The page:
‘We will fix this’: Details of Fort Hood investigation sparked by Vanessa Guillén’s death released

Washington DC Bureau

WASHINGTON (Nexstar) — Fort Hood military base in Texas has been under investigation since July to address a pattern of sexual assault, harassment, suicides and murder. On Tuesday, the findings of that report were released.

Army Secretary Ryan McCarthy says he’s fired or suspended 14 Fort Hood commanders and leaders after the 90-day independent investigation into the base’s command culture.

“This report, without a doubt, will cause the Army to change our culture,” McCarthy said.

McCarthy says a panel of five civilians, including Carrie Ricci, interviewed 647 soldiers, the majority of which were female, who revealed a command climate permissive of sexual harassment and sexual assault.

“There is that overall sense that they was reluctance to report because who is going to believe us?” said Ricci.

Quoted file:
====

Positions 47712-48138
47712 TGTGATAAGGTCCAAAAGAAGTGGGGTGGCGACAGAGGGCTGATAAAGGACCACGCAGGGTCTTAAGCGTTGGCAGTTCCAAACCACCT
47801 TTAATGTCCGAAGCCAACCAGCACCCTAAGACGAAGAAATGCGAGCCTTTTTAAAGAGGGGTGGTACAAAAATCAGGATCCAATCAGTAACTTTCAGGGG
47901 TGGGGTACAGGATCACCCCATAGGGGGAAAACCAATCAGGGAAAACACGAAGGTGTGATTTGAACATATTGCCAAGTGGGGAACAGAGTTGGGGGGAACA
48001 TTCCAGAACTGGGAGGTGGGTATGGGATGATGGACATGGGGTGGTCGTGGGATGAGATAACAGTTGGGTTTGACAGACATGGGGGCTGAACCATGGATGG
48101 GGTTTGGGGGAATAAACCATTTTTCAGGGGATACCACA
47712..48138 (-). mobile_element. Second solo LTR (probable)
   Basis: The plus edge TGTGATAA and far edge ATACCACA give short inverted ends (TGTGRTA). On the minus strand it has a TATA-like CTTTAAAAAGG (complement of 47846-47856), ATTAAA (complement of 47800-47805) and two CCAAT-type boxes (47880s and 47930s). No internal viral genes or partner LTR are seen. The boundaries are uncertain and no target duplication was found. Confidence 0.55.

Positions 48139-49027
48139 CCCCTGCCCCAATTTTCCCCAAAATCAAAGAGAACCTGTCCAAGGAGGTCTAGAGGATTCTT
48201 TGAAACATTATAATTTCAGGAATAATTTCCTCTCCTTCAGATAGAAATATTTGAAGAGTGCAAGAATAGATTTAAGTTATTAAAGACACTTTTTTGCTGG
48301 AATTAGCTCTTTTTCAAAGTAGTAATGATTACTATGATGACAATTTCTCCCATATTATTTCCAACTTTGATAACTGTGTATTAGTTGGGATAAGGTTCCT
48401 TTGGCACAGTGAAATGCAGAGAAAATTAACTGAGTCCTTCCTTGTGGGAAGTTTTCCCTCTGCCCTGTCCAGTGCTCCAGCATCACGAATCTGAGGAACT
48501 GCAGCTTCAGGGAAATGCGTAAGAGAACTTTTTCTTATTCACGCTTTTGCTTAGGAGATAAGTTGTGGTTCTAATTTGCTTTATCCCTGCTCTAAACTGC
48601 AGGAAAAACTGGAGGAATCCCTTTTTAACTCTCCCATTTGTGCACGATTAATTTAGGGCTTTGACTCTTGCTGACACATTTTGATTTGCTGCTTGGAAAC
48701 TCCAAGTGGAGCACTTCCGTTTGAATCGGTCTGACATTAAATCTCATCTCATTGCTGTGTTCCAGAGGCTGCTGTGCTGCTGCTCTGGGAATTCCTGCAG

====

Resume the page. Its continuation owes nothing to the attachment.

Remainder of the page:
The investigation was launched after attention to the disappearance and murder of specialist Vanessa Guillén exposed a pattern of violence at the Texas base.

“We are holding leaders accountable and we will fix this,” said Army Chief of Staff General James McConville.

As a result of the investigation, McConville says the Army has a new policy on missing soldiers and launched the “People First Task Force.” The group will be responsible for outlining plans to address the report’s findings, and then reevaluate the Army’s current policies and programs.

“The Army will begin implementation by March 2021,” said McCarthy.

McCarthy says the report not only shows what is wrong at Fort Hood but in the Army as a whole. He says the entire branch will be responsible for the changes they implement moving forward.

“We have a great deal of work ahead of us. This is an initial step to addressing and fixing these issues,” said McCarthy.

McCarthy says he plans to brief senior Army leaders on the report Wednesday.

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